During a tour of duty for the United States Army Air Corps in World War II, Nobel laureate and economist Kenneth Arrow was asked to evaluate mathematical models to predict the weather one month ahead. He told his superiors that the models weren’t accurate. They responded: “The Commanding General is well aware that the forecasts are no good. However, he needs them for planning purposes.”1
Realizing that forecasting the near-term direction of global equity markets can be as difficult as predicting the weather, Charles Brandes looks at investment conditions not to forecast if markets are going up or down in the near term but to help us determine where value exists.
Our global perspective enables us to assess relative valuations around the world and see investment flows between regions, sectors and companies. These flows oft en create an environment where companies can be mispriced—sometimes to levels that are extremely low or high—and where valuations can diverge significantly from one market to another. Th is global perspective and our company-level research combine to serve as the foundation of Brandes’ portfolio construction process.
This quarterly commentary highlights our insights on key investment themes gleaned from company-level research, and which have driven recent portfolio decisions:
1. Europe and Emerging Markets: Conditions Conducive for Value Investors
2. Selectivity Is Key in the United States and Japan Following Broad-Based Gains
Europe and Emerging Markets: Conditions Conducive for Value Investors
Select European and emerging markets appear attractive to us, based on our company-by-company research, in part because declining share prices in these markets have created attractive valuations, as shown in Exhibit 1.
Charles Brandes – Europe: Opportunity Despite the Malaise
“We’re seeing attractive opportunities in Europe against the backdrop of continued concerns on euro zone economic growth as well as on how Greece and its euro zone neighbors will address Greece’s sovereign debt problems,” comments Jeff rey Germain, CFA, Senior Analyst, Brandes Investment Partners.
We believe value investing is oft en an eff ective strategy in that it periodically leads to areas of the world that have been written off at a macro level. Despite the tendency among many investors to paint the entire European investment picture as dark and foreboding, Brandes continues to see opportunity at the company level. As we analyze companies around the world, four features stand out that indicate solid value opportunities exist in Europe:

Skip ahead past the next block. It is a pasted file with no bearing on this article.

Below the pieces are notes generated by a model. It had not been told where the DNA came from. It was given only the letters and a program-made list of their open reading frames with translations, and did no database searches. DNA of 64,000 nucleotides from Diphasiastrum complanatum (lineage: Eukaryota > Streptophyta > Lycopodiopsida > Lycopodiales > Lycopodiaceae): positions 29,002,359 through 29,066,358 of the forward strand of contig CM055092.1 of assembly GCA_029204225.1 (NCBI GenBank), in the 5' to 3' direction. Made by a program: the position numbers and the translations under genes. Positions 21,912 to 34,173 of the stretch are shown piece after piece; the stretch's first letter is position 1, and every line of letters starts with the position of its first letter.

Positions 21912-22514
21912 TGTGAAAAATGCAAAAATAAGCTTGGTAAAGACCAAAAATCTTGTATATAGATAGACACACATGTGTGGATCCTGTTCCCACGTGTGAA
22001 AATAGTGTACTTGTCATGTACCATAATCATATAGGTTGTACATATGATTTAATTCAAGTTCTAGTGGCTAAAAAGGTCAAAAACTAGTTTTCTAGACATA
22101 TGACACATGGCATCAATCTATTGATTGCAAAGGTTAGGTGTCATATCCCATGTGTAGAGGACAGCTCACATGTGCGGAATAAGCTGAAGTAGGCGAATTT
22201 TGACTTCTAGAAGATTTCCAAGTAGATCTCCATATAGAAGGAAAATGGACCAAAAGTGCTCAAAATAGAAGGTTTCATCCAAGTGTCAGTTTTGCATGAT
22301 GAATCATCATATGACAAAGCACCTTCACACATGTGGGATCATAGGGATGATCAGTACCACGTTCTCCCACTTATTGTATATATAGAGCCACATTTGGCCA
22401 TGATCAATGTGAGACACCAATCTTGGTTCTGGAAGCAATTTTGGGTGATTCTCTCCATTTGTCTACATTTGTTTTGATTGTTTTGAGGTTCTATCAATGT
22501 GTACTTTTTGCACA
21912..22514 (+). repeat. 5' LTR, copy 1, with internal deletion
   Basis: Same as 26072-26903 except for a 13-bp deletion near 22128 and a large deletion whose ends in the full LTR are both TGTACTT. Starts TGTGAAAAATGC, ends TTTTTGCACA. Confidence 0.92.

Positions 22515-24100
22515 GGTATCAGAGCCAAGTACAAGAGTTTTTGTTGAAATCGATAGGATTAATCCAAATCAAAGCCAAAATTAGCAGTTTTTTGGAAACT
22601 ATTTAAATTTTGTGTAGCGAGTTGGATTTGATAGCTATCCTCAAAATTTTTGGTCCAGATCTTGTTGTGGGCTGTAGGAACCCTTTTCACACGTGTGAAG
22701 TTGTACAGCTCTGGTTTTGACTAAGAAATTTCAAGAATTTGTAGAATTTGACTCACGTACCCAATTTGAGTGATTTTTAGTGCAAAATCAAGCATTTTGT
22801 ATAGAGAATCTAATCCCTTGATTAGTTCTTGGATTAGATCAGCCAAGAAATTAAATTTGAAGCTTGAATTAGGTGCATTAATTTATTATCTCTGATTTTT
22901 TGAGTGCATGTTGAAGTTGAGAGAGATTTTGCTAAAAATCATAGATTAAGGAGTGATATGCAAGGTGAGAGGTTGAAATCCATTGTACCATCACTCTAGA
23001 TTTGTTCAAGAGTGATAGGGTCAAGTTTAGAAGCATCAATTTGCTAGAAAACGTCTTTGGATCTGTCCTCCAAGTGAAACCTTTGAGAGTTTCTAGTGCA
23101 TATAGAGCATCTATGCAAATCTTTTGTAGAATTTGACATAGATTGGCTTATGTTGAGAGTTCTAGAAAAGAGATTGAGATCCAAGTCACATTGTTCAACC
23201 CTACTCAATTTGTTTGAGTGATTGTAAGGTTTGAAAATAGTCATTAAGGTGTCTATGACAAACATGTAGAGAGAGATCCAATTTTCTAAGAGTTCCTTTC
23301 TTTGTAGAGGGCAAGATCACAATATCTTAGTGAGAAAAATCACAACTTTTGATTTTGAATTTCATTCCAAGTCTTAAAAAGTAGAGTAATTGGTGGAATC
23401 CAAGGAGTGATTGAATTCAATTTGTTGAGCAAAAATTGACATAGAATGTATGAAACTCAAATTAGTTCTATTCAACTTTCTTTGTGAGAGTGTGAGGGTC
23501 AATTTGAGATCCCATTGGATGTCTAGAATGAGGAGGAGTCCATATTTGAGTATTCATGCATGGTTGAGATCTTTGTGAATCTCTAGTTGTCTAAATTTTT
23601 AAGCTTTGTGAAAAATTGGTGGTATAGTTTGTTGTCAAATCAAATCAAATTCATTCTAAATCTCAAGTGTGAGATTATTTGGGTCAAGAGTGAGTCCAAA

1. Attractive Valuations and Higher Dividend Yields vs. the U.S. Market
In Exhibit 2 (on page 3), the European market’s valuations remain fairly attractive to us, especially when compared to the U.S. market, as measured by cyclically adjusted price-to-earnings (CAPE).2 Additionally, Europe’s 3.3% dividend yield as of March 31, 2015, was higher than its own 20-year average, as well as 60% higher than the dividend yield on U.S. stocks as of March 31, 2015.3 Although dividend yield is not a primary criterion for how we select value stocks at Brandes, it can contribute to long-term performance.
2. Depressed Corporate Profits
Corporate profits in Europe were about 14% below their 10-year inflation-adjusted average.4 While depressed profits may appear to be a near-term negative, given our view that profitability is cyclical we believe the current situation presents an opportunity for long-term value investors. In our view, the current combination of low valuations and low profits could provide investors with an opportunity to benefit from potential capital appreciation if both measures revert toward historical averages.
3. Diversified Revenue Streams
Many Europe-domiciled corporations are quite diversified. For instance, European corporations derive about a third of their revenue from emerging-market regions,5 which represent 39% of global gross domestic product (GDP)6 and are forecasted to deliver over 70% of global GDP growth in 2015.7 Th e recent weakness of the euro has helped make many of these European companies more competitive with U.S. peers. A lower euro versus the U.S. dollar could, in time, provide a tail wind to profits for many European companies.
4. Signs of Progress
Austerity has helped balance primary budgets in the euro zone. Additionally, some countries have made progress on other structural reforms. In Spain, for example, these include pension reforms and streamlined government administration.
“Despite economic and political uncertainties in the region, our bottom-up fundamental research has led us to uncover a number of attractively valued companies in Europe,” Mr. Germain points out. “Companies that look particularly attractive include those in food & staples retailing and integrated oil & gas sectors.”
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